*Moscow. Traditional capital and largest city of Russia, in which the novel opens in the prosperous, comfortable home of Stepan Arkadievich Oblonsky, Anna’s brother. The whole household, including five children and a complex structure of servants, suffer from the turmoil caused by Oblonsky’s secret indiscretion with his children’s governess. Gradually Tolstoy portrays other families and their households, showing their beliefs, life styles, and consequently the level of harmony and happiness or the lack of it.
*St. Petersburg. Capital of Imperial Russia and rival of Moscow as Russia’s chief social and cultural center. While Moscow is the more traditional, more religious, and more Russian, St. Petersburg is more European and more avant-garde. The novel’s protagonists spend considerable time in both cities. When the novel opens, Anna and Karenin’s household is in St. Petersburg; later, Anna moves to Count Vronsky’s home in Moscow.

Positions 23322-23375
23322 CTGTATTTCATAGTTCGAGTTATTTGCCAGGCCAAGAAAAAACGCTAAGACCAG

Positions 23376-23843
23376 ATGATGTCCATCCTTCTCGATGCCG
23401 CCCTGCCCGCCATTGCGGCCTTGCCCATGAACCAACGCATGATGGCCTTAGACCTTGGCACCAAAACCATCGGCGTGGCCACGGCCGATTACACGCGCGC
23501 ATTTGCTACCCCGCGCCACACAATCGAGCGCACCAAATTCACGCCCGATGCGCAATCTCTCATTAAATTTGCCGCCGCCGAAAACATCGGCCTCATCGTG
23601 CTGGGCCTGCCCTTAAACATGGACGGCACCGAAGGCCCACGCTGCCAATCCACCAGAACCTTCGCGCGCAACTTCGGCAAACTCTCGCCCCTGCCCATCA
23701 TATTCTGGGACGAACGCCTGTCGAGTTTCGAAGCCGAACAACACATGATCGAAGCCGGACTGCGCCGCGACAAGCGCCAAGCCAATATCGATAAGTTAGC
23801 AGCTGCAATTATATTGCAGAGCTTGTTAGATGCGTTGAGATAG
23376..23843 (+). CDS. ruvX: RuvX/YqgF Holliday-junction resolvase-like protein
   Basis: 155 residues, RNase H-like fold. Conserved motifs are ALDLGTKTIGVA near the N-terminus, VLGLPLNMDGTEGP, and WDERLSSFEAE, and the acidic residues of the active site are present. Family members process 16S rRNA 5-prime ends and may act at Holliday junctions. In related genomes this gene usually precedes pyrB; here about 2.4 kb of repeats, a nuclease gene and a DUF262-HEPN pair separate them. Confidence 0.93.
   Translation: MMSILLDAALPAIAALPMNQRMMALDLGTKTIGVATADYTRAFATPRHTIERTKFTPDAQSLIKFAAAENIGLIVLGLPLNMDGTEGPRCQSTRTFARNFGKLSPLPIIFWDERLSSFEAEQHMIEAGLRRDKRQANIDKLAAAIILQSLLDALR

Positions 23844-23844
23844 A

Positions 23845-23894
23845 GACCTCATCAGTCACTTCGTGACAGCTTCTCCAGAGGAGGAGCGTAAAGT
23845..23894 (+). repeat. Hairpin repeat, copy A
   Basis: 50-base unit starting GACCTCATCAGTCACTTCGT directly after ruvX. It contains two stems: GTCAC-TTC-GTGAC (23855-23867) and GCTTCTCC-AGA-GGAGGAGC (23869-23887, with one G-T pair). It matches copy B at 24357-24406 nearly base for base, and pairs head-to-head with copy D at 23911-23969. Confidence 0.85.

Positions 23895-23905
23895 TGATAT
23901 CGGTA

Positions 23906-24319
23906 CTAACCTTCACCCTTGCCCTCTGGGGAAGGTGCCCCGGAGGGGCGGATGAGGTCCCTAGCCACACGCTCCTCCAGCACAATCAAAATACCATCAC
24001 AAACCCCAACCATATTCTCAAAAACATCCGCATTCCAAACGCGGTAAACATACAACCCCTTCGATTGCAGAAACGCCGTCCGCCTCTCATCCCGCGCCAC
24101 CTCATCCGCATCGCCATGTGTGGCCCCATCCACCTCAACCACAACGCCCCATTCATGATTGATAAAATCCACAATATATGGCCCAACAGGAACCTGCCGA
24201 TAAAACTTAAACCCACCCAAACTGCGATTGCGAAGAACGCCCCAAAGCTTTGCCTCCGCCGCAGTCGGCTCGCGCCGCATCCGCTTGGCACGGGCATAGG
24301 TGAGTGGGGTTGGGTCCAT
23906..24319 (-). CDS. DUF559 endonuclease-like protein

Leo Tolstoy depicts the easy, idle lives of Russia elite society in Moscow and St. Petersburg. Members of the elite are “infected” by modern ideas coming from the West and corroding natural and healthy family life. They spend most of their time in parlors, ballrooms, clubs and restaurants, horse tracks, ice skating rinks, and other pleasure centers that the book portrays as the Sodom and Gomorrah of their time. In these places, people...
(The entire section is 473 words.)